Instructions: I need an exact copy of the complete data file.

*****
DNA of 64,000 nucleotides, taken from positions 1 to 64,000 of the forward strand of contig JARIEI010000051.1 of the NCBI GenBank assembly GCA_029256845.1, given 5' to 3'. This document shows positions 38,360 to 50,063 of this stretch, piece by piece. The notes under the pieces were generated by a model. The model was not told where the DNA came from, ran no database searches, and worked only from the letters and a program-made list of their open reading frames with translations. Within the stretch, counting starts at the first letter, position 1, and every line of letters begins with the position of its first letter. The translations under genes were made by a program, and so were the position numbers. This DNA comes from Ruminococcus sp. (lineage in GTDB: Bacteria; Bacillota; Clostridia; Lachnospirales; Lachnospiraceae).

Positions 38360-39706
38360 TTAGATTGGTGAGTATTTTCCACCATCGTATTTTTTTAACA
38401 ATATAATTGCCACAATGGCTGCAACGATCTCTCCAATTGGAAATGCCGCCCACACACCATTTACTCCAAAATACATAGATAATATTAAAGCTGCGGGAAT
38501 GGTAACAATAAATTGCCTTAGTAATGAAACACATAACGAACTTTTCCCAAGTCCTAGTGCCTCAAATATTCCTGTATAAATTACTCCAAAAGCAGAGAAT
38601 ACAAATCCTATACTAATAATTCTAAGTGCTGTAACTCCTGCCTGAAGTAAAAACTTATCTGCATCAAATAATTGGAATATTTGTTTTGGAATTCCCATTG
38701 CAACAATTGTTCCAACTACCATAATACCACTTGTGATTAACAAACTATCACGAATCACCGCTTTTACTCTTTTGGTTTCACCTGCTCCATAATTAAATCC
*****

DNA of 64,000 nucleotides, taken from positions 1 to 64,000 of the forward strand of contig JARIEI010000051.1 of the NCBI GenBank assembly GCA_029256845.1, given 5' to 3'. This document shows positions 38,360 to 50,063 of this stretch, piece by piece. The notes under the pieces were generated by a model. The model was not told where the DNA came from, ran no database searches, and worked only from the letters and a program-made list of their open reading frames with translations. Within the stretch, counting starts at the first letter, position 1, and every line of letters begins with the position of its first letter. The translations under genes were made by a program, and so were the position numbers. This DNA comes from Ruminococcus sp. (lineage in GTDB: Bacteria; Bacillota; Clostridia; Lachnospirales; Lachnospiraceae).

Positions 38360-39706
38360 TTAGATTGGTGAGTATTTTCCACCATCGTATTTTTTTAACA
38401 ATATAATTGCCACAATGGCTGCAACGATCTCTCCAATTGGAAATGCCGCCCACACACCATTTACTCCAAAATACATAGATAATATTAAAGCTGCGGGAAT
38501 GGTAACAATAAATTGCCTTAGTAATGAAACACATAACGAACTTTTCCCAAGTCCTAGTGCCTCAAATATTCCTGTATAAATTACTCCAAAAGCAGAGAAT
38601 ACAAATCCTATACTAATAATTCTAAGTGCTGTAACTCCTGCCTGAAGTAAAAACTTATCTGCATCAAATAATTGGAATATTTGTTTTGGAATTCCCATTG
38701 CAACAATTGTTCCAACTACCATAATACCACTTGTGATTAACAAACTATCACGAATCACCGCTTTTACTCTTTTGGTTTCACCTGCTCCATAATTAAATCC